“I don’t like babysitting,” my dear husband said about a month into our new lives as parents. There was a schedule change, and he had to spend a few unexpected hours watching our infant solo. It was inconvenient and a pain in the butt, and I would have been aggravated if it had been me.
But it was the word he used—it was all wrong. And one month postpartum, I did not have the calm, well-reasoned reaction that I would have liked. The rage came quickly, followed by tears.
After talking it through (and consulting with many outsiders who all agreed with me), he realized that it was the wrong word. Or so I thought.
Last night, he used it again—quickly taking it back. “I know you hate it when I say that,” he said.
I can’t blame the hormones this time, but the rage was still there—for his use of the word ON TOP OF the fact that he knew it made me crazy.
1. “I do not think it means what you think it means.”
to take care of a child while the child’s parents are away
I don’t call it babysitting when I’m watching my own child. Period.
2. The Remove
I think this is what brought the hormone tears on the first time around. When you use a term like babysitting, you’re removing yourself from your relationship with your kid. Not consciously, of course, but it’s there in the word. Babysitting is a job people do to make some extra cash. It is usually done by teenagers. There is often pizza and texting involved (ok, so parenting sometimes involves those things too). Babysitting is much more closely related to petsitting or housesitting than parenting. If you say you’re housesitting your own house, people will ask you when you’re due to check in at the mental hospital.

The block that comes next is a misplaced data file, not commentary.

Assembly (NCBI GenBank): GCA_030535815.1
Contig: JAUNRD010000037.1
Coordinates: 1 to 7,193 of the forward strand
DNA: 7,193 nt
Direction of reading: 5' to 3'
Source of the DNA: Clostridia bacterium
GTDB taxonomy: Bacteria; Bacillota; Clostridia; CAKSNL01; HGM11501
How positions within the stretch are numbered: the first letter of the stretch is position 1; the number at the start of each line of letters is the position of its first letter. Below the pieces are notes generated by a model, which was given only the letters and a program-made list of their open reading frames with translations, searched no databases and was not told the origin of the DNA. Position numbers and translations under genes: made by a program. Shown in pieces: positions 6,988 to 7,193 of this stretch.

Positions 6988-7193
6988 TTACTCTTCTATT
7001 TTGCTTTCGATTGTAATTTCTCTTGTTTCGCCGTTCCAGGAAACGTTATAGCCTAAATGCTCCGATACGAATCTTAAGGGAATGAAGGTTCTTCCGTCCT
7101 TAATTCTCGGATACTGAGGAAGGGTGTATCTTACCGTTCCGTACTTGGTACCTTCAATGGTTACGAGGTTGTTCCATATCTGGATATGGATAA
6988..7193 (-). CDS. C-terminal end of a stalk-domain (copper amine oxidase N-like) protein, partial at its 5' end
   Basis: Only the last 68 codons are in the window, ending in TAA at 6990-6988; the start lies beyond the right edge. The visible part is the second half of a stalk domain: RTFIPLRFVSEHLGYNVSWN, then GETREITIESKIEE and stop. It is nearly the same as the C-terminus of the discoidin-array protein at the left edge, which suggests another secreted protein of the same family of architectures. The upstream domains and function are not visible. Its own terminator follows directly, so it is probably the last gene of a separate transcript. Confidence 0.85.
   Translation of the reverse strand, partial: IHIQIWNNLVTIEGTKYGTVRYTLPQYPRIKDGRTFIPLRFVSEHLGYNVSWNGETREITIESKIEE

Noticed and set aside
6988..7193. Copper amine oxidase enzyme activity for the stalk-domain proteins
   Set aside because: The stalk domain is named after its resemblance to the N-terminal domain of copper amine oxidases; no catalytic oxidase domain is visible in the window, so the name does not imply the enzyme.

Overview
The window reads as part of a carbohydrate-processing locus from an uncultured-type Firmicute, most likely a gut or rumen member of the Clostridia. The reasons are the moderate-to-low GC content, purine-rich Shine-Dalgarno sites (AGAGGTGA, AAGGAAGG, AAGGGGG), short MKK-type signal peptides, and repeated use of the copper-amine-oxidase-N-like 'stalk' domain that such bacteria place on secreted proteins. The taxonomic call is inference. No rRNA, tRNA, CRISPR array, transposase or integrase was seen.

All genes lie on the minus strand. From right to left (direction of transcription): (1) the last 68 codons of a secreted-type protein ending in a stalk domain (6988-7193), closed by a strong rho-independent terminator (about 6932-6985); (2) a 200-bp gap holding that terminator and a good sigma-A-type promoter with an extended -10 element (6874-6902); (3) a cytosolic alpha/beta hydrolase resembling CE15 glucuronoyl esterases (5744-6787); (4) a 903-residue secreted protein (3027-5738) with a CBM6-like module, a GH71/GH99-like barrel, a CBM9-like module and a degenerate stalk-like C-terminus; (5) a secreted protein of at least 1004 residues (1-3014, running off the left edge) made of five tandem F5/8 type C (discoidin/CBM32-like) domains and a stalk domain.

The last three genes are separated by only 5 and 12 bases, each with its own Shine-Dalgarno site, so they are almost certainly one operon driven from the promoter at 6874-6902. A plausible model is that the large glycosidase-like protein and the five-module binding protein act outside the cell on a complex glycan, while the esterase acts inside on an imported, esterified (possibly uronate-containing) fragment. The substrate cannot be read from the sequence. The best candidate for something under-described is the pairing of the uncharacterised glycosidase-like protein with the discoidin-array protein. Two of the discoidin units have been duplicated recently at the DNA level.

3. The Battle of the Sexes
I have to say here that my husband and I have a very equal parenting balance, but I thought it was important for him to understand the broader social context. I’ve often heard women say that their husbands are “babysitting” the kids while they “snuck” out for some fun times. I don’t think I’ve EVER heard a man say that about his wife when he’s out doing golf or making beer or dude-ing it up in some way with his guy pals.
The use of the (wrong) word shows a lack of responsibility and a lack of expectation. It’s a part of the larger issue—the fact that women are expected to be the care-givers and men are expected to make bank. In a culture that is increasingly full of stay-at-home dads and equal partnerships, this concept is outdated at the very least. The incorrect use of the word “babysitting” is a hold-over from a different era. We’ve got a lot of these little minefields that are wrapped up in our daily language (and actions), and I think we need to start killing them softly so we can get on with our lives.
Ok, stepping off of my soapbox to go shopping for some actual soap. Later tonight, you can find me petsitting my dog Steinway, housesitting my house, and babysitting my kid.